After the war, when Monash and the AIF returned home to relative neglect, Monash strived to ensure soldiers received due honor, recognition, and assistance. As part of his campaign he played a pivotal role in creating Anzac Day commemorations. Without Monash, this annual commemoration would most likely have faded into obscurity.

    Sources: Australian Biography, Australian War Memorial, Australian History Websites

    My World War I Expeditions for Valor Tours, Ltd.

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    World War I Headlines
    in the 21st Century

    Remembering "Roses of Picardy"

           Lost Works by War Artists Nevinson and Nash Uncovered

              "A Fair Whack," "Binge Drinking," and Other Expressions That Came from the Trenches

                 Margaret MacMillan on the Outbreak of WWI (Audio Podcast)

                        Review of WW1HA Member Terry Finnegan's Shooting the Front


    Page Three

    What Did Houdini Do During the Great War?

    The title of this new feature, "What Did Houdini Do During the Great War?" was first uttered by my very good friend Donna Wagner when the great escape artist was mentioned during an evening of our TV viewing. When I was stumped for an answer, Donna got to work and came up with the details below. Now, whenever we hear the name of someone interesting from the era, a new round of research is triggered. We have now gathered information on number of subjects. As the saying goes, "This might be the start of something big."

    Harry Houdini (1874-1926)
    Magician & Escape Artiste

    Houdini with Soldiers, Jennie the Disappearing Elephant,
    and Selling Liberty Bonds

    The Great Houdini was a great patriot. When the United States entered World War I in 1917, Houdini tried to enlist in the army, but at age 43 was rejected as being too old. He then volunteered to teach soldiers how to escape from restraints and joined the celebrities who helped sell Liberty Bonds to fund the war effort. Houdini was credited with selling over $2 million worth. But it was as an entertainer that he made his greatest contribution in building the nation's morale. Houdini preformed many free shows for service men, during which he would produce five-dollar gold pieces from the air and toss them to the audience as souvenirs. He claimed to have distributed more than $7,000 in that manner. He also starred in a patriotic review at the New York Hippodrome called Cheer Up. It was in this review that he first made Jennie the Elephant disappear. At a second review, Everything, he produced an eagle named Abraham Lincoln from the folds of an American flag. His Masonic Lodge brethren produced a wonderful summary of his war work. (link)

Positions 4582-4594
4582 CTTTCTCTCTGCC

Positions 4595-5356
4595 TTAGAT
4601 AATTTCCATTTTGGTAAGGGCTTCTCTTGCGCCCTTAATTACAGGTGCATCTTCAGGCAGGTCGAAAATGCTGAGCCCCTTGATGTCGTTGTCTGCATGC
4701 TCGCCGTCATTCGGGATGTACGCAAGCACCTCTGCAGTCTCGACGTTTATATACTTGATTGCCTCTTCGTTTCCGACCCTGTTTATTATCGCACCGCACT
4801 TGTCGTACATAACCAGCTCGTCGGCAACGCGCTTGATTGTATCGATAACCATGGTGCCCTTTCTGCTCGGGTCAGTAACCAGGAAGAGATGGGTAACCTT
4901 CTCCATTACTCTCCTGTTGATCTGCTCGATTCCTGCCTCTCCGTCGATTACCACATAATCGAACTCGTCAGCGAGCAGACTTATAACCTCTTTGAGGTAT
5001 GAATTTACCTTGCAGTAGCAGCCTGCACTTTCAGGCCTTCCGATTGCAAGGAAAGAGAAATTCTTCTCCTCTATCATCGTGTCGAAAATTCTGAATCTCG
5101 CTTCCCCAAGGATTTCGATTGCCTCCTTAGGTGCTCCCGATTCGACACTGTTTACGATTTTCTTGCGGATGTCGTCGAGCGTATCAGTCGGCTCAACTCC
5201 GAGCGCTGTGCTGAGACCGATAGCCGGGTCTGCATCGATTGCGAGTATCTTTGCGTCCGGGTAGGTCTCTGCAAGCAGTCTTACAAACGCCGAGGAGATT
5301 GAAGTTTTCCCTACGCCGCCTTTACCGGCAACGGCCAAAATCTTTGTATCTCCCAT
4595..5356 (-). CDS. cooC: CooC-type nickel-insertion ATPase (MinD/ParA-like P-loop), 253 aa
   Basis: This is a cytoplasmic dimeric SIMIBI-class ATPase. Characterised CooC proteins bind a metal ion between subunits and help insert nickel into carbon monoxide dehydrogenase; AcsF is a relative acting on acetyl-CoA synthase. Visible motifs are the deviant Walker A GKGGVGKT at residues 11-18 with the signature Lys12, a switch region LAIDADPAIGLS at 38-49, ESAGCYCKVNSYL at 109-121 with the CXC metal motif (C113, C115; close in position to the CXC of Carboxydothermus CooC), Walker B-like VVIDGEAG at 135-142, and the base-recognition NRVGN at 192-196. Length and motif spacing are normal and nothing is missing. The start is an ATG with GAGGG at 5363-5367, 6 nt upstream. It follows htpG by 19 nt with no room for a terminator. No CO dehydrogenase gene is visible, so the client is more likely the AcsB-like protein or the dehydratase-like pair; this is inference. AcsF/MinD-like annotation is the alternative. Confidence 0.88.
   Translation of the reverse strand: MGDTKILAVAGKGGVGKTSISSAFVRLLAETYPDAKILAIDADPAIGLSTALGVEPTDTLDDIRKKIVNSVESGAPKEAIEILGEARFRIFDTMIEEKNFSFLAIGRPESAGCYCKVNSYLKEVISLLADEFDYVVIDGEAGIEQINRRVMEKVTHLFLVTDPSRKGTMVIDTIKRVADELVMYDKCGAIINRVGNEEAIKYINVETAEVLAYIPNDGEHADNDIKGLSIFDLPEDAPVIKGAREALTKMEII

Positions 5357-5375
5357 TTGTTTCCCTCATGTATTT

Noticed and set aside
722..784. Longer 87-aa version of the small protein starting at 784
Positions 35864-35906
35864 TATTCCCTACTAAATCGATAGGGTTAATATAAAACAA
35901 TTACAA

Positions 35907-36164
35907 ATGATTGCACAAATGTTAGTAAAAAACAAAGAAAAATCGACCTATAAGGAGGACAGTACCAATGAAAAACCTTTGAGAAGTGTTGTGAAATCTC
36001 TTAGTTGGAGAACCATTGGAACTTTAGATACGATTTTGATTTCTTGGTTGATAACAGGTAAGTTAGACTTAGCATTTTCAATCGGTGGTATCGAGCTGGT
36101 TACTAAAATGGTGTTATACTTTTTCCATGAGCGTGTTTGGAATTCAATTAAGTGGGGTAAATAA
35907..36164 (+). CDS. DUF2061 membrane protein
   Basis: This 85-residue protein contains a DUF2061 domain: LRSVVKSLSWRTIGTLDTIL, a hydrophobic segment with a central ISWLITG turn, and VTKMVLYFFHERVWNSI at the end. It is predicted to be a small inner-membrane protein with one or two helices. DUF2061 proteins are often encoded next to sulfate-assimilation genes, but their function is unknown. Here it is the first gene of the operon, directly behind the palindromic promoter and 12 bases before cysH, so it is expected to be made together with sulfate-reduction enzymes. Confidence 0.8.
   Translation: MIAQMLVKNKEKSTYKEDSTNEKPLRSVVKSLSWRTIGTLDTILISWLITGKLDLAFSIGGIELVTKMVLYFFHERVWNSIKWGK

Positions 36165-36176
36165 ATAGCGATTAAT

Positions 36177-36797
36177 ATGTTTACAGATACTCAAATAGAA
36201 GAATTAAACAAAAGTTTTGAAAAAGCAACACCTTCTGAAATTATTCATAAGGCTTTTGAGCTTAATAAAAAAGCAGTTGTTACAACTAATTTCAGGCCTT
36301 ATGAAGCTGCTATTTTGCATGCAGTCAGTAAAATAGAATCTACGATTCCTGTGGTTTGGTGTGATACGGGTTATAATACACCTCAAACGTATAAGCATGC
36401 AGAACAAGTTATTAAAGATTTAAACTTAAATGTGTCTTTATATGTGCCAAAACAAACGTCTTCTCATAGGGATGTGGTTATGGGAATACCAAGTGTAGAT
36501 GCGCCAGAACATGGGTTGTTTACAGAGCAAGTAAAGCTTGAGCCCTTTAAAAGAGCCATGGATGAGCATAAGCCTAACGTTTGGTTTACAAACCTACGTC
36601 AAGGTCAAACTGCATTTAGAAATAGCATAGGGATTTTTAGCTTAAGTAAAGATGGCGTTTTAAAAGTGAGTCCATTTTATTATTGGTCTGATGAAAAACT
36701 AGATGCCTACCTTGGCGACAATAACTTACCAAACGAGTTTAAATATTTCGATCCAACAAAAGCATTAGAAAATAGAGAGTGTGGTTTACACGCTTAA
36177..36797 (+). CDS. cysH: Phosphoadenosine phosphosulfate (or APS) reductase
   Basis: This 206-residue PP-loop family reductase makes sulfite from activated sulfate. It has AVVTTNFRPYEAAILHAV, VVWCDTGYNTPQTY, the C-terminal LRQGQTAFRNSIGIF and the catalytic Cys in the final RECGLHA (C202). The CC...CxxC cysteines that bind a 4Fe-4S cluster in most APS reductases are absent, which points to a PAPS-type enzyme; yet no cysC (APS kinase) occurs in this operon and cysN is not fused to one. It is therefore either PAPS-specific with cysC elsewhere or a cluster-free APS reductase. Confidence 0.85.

Bela Lugosi (1882-1956)
    Soldier and Actor

    Born Bela Ferenc Dezso Blasko in Lugos, Banat, Austria-Hungary (now Lugoj, Romania), the man we remember as Bela Lugosi was the youngest of four children of a banker. Just after the turn of the century, he started his career on the stage in mostly secondary roles in Hungary. When World War I broke out, he became an infantry and ski-patrol officer in the Austro-Hungarian Army, being wounded three times and decorated for his service on the Russian front. He also lost his first wife during the war. In 1919, after finding himself on the losing side of the Hungarian Revolution, he moved to Germany to perform in postwar German cinema. Following the death of his second wife, he emigrated to the U.S. Between acting gigs, while working as a laborer, Bela was spotted for the lead in a stage version of Dracula. His memorable career as a film icon soon followed. I found an interesting video archive of of interviews he conducted over the years here: (link)